Tuesday, 12 February 2013
No.69 : The Expatriate
The Expatriate at the IMDb
Aaron Eckhart takes the title role in this by the numbers Euro-Thriller.
He plays Ben, a single Dad working in Brussels who is employed as a security tester. He shows his bosses ways to disable various locks which is immediately relevant as we’ve already witnessed a robbery during which a safety deposit box, which has just the kind of lock he’s been working on, gets nicked.
We see he has a mouthy daughter but he a good man, evidenced by the fact that he buys the black security guard at his office a coffee. His seemingly humdrum life starts to dismantle when he questions whether his company owns the patents of the locks he is breaking.
When he arrives the next day his office has disappeared in a scene reminiscent of ‘Moonraker’, ‘Capricorn One’ and virtually every ‘paranoia’ thriller you could mention. It gets worse when he discovers his cash, emails and employment history has been scrubbed. Fortunately his annoying daughter’s peanut allergy necessitates a visit to the E.R. which saves him from meeting the hit men who have dispatched his co-workers.
Aaron goes on the run with his daughter in tow and after a low rent car smash he realises that he can trust no one. Slowly the pair start to piece together the conspiracy which predictably involves Black-Ops C.I.A. agents and an evil corporation that sounds like ‘Haliburton’ which is managed by a Rupert Murdoch look-alike.
As you’d expect there are spooks on every corner and the daughter realises that dad didn’t get those face kicking and bomb making skills by doing his alleged dull government job. After plenty of running around Belgium the secret documents that may save the day are secured but the daughter held is hostage - can Aaron get the girl back and sort out the bad guys?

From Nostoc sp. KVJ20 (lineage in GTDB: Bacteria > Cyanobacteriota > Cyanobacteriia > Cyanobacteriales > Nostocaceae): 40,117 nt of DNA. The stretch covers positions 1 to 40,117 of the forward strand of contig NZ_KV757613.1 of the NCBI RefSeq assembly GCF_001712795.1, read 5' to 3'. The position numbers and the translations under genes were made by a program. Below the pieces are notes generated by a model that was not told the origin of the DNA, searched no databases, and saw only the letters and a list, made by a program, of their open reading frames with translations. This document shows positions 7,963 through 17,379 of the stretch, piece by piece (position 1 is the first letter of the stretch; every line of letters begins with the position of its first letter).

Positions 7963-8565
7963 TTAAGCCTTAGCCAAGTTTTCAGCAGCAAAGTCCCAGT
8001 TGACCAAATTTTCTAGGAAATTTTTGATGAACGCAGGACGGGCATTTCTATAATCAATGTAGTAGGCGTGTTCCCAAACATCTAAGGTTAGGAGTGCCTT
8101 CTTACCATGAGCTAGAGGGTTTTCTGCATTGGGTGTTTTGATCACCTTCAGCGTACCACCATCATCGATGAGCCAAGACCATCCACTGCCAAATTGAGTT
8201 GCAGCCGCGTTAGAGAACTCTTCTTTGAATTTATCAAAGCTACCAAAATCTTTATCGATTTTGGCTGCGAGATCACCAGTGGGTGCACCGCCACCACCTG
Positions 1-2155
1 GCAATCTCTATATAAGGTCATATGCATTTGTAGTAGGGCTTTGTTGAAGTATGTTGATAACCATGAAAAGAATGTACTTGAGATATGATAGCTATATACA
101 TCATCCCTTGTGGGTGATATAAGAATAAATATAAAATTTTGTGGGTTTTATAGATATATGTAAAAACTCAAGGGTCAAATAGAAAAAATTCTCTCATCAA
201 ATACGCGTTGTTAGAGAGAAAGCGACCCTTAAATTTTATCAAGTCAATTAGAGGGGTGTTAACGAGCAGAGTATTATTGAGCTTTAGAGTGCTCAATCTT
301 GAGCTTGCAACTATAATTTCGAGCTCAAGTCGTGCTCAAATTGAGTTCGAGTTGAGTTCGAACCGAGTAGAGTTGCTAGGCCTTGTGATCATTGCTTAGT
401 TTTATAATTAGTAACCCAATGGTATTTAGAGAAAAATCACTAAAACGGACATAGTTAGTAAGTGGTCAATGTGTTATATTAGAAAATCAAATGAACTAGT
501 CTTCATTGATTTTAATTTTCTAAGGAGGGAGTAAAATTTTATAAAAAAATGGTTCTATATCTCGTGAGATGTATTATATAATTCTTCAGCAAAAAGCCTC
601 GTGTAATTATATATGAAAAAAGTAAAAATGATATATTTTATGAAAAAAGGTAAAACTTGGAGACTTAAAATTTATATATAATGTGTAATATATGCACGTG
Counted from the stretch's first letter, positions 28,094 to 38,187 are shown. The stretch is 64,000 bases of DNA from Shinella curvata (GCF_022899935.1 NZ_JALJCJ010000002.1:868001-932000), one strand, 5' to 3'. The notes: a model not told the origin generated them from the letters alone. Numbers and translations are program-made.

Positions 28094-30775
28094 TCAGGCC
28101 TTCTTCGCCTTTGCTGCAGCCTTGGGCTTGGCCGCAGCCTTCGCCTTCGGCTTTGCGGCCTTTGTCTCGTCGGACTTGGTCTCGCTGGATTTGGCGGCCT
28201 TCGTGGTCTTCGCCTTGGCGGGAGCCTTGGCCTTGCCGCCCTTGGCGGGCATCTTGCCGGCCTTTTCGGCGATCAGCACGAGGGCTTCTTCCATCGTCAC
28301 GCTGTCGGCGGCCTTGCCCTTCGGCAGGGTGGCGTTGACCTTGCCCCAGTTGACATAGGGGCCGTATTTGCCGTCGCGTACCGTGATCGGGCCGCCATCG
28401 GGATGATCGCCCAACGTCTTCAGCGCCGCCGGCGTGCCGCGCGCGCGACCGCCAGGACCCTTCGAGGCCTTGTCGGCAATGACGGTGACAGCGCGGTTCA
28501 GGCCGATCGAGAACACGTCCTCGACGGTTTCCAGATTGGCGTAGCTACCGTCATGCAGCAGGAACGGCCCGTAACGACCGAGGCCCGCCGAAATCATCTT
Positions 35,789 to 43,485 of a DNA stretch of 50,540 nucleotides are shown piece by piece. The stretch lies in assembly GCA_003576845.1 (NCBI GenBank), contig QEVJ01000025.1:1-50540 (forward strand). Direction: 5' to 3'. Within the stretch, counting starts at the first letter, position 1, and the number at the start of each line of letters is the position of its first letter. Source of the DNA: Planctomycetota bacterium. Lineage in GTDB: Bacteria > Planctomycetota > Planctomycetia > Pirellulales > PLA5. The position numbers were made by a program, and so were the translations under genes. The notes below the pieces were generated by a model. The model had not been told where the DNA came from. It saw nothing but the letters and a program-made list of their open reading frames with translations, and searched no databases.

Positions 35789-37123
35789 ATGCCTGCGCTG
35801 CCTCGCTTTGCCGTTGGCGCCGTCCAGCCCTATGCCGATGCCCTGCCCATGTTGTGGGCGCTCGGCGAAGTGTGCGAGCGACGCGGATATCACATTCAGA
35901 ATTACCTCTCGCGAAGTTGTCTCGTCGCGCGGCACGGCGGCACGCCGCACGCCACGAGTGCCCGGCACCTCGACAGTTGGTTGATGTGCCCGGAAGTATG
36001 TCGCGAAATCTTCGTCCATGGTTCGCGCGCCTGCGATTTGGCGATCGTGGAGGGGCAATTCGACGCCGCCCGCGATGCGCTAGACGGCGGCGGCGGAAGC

I didn’t read any reviews or indeed had heard of this film before my viewing but I’m sure every one starts with ‘Bourne knockoff’. It’s a distinction hard to avoid seeing as it basically copies every facet of that franchise. In both we have an unsettling conspiracy with ‘the trust no one’ vibe throughout - even the nice coffee liking security man is in on it! We also have a ‘Treadstone’ -esque black ops group with dozens of cannon fodder grunts. Where Bourne has amnesia we have the device of the tag along daughter to reveal Aaron’s talents and we also have the character of the girl on the bad guys’ side who helps out too.
If you’d seen the film in isolation you’d probably quite like it ;but the usually winning Eckhart appears to have left his charisma behind at customs. The action is OK but the genre’s cuts heavy approach is present and correct in its often confusing jerky motion. The budget must have been small however, with not much expense evident when the baddie’s car breaks a tinfoil barrier before slowly rolling down a hill .
The daughter was largely used as a means of peril and explanation - “Do you want to know what daddy did in the C.I.A.?” Unsurprisingly she saves the day several times reminding me of the niece out of ‘Inspector Gadget’ in the annoying stakes.
The film gets a bit unnecessarily complex in the middle and it seems like they are trying to make a dull script a bit more sophisticated by adding layers to the puzzle. If you can get over that and just wait out the predictable plot points you’ll have an average slice of workmanlike spy fodder that passes the time, leaving nothing memorable in its wake..
THE Tag Line : Jason, are you using that script? 61%